GOP Launches New Challenge To Health Overhaul
Republicans are starting a new bid to undermine Democratic attempts at touting a new health law. The GOP effort includes attacks on both President Barack Obama's pick to run Medicare and on claims that implementation is going smoothly.
Politico: "The House's top Republican, John Boehner, questioned assertions made by Health and Human Services Secretary Kathleen Sebelius to Congress that implementation is on time or ahead of schedule. And on Thursday, Boehner reiterated his promise to repeal the law, even though Republicans are in the minority in Congress." Republicans had recently "appeared to cool to the idea" of repealing and replacing the law -- a pledge they made immediately after the law's passage -- but now it seems they think they can be successful in such an endeavor. "Democrats, meanwhile, have used that time to flood the media with reports of their work implementing popular pieces of the law early and persuading insurers to follow suit" (Haberkorn, 5/13).
Roll Call: "A group of Republican Senators who played key roles in the yearlong fight over health care legislation met Thursday in Minority Leader Mitch McConnell's (Ky.) office to discuss the strategy. Under the slogan 'second opinion,' Republicans plan to communicate their message on multiple fronts, including on the Senate floor, in press conferences, via the Internet and through television and radio appearances." Republicans had been planning the messaging since Obama signed the health law, but the GOP has since focused on the financial reform legislation. "Additionally, a component of the new health care campaign involves Republican criticism of Donald Berwick, who President Barack Obama nominated to run the Centers for Medicare and Medicaid. On Wednesday, McConnell and Republican Sens. Bob Bennett (Utah) and Pat Roberts (Kan.) engaged in a colloquy on the Senate floor in which they attacked Berwick's record. Berwick is a doctor and Harvard professor" (Drucker, 5/13).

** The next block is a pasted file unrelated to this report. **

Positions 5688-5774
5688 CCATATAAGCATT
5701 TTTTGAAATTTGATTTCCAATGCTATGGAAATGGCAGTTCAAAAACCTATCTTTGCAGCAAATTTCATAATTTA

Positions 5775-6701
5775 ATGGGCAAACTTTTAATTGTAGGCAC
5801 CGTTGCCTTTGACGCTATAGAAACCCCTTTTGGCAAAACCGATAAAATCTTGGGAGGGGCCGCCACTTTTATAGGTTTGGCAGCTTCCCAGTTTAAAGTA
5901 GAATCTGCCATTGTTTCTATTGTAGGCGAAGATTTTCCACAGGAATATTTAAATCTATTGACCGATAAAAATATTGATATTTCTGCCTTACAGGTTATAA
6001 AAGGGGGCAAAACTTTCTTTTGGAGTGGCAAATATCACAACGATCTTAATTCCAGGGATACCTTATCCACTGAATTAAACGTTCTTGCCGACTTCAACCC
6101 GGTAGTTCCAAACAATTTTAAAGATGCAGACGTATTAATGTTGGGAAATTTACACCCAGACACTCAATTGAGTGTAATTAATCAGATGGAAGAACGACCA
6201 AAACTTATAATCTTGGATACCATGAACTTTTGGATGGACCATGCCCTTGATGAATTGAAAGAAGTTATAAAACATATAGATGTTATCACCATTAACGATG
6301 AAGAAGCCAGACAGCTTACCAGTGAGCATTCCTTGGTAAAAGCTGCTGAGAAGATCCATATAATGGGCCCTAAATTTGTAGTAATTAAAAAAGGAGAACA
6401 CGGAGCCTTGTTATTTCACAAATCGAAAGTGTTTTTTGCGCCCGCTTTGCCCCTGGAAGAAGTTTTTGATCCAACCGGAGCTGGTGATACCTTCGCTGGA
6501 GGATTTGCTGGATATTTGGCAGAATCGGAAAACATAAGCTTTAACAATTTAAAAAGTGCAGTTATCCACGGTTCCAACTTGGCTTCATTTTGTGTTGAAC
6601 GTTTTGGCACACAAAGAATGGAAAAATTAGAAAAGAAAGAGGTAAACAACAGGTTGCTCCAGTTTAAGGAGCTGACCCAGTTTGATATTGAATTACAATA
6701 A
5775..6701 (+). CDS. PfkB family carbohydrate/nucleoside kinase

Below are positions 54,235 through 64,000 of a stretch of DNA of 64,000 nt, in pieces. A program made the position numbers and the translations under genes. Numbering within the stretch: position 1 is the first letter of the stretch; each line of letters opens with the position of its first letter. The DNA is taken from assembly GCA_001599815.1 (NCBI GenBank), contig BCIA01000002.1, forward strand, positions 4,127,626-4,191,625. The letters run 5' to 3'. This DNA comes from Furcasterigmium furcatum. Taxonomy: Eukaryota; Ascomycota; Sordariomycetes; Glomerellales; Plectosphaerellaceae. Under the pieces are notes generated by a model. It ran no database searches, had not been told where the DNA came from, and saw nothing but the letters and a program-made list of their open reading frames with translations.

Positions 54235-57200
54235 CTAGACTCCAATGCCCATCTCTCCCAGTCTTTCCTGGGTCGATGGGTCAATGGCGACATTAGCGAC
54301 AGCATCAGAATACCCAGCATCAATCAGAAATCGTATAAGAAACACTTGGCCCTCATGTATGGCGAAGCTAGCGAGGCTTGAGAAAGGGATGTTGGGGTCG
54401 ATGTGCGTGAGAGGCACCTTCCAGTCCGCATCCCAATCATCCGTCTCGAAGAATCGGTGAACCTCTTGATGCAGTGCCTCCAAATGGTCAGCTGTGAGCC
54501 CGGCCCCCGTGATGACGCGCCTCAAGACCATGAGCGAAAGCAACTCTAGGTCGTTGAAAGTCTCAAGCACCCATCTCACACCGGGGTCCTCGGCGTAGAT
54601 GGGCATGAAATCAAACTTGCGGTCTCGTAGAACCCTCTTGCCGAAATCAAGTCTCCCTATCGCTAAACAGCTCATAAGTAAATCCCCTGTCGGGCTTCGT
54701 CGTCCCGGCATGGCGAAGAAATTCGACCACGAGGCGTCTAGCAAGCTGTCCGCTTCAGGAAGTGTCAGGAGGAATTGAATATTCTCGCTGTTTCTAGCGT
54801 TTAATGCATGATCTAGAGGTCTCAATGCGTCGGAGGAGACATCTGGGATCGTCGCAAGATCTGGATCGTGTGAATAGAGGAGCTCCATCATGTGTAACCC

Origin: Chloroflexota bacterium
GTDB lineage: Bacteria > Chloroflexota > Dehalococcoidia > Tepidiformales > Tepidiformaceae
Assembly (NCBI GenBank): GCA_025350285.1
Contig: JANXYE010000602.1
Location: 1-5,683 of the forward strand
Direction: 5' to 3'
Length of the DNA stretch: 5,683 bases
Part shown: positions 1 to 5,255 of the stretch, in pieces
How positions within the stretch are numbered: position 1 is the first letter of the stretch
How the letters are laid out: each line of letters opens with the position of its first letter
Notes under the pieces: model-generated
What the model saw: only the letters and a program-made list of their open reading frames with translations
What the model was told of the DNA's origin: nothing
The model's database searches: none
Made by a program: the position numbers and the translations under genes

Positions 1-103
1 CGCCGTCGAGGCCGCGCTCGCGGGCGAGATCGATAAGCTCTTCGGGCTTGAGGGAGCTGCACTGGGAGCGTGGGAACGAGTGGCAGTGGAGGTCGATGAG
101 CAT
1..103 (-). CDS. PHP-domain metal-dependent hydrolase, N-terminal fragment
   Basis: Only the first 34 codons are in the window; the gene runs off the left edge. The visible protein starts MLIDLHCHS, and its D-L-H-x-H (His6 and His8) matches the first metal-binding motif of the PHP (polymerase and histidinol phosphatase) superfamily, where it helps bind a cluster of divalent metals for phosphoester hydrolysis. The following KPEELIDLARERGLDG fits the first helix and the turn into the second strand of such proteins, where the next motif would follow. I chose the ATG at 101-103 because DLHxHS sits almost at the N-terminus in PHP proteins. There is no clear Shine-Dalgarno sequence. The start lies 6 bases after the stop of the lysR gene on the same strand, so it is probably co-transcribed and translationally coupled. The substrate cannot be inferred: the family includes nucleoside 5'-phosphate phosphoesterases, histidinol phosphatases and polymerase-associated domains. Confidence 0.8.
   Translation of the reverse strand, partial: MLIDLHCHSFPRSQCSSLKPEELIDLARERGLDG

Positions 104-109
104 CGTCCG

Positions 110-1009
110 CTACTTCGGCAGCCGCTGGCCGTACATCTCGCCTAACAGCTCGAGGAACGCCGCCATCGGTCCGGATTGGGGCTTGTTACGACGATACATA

CongressDaily: The meeting also included "Senate Finance ranking member Chuck Grassley, Health, Education, Labor and Pensions ranking member Mike Enzi and two doctors, Sens. Tom Coburn, R-Okla., and John Barrasso, R-Wyo. The senators agreed on a general plan to try to take advantage of developments like recent Centers for Medicare and Medicaid Services and CBO estimates on the cost of the overhaul, which Republicans believe underscore their attacks on the bill while it was on the floor, GOP leadership aides said. ... The Senate Republican Conference also launched a Web site they bill as a collection of articles and links on the bill's impact" (Friedman, 5/14).
The New York Times has more on Boehner's comments: "'Now, I've seen my fair share of propaganda,' he said. 'But this letter must have been written in an alternative universe.' Mr. Boehner was referring to a letter that Kathleen Sebelius, the secretary of health and human services, recently sent to congressional leaders. Among other implementation efforts, she noted that rebates for the so-called 'doughnut hole' in Medicare would begin going out next month and that an early retiree re-insurance program would start shortly" (Becker, 5/13).
Modern Healthcare: Boehner sent his own letter to Sebelius "that points to higher cost estimates, job-loss data and a lack of follow-through on an executive order on abortion coverage as key areas of GOP concern" (DoBias, 5/13).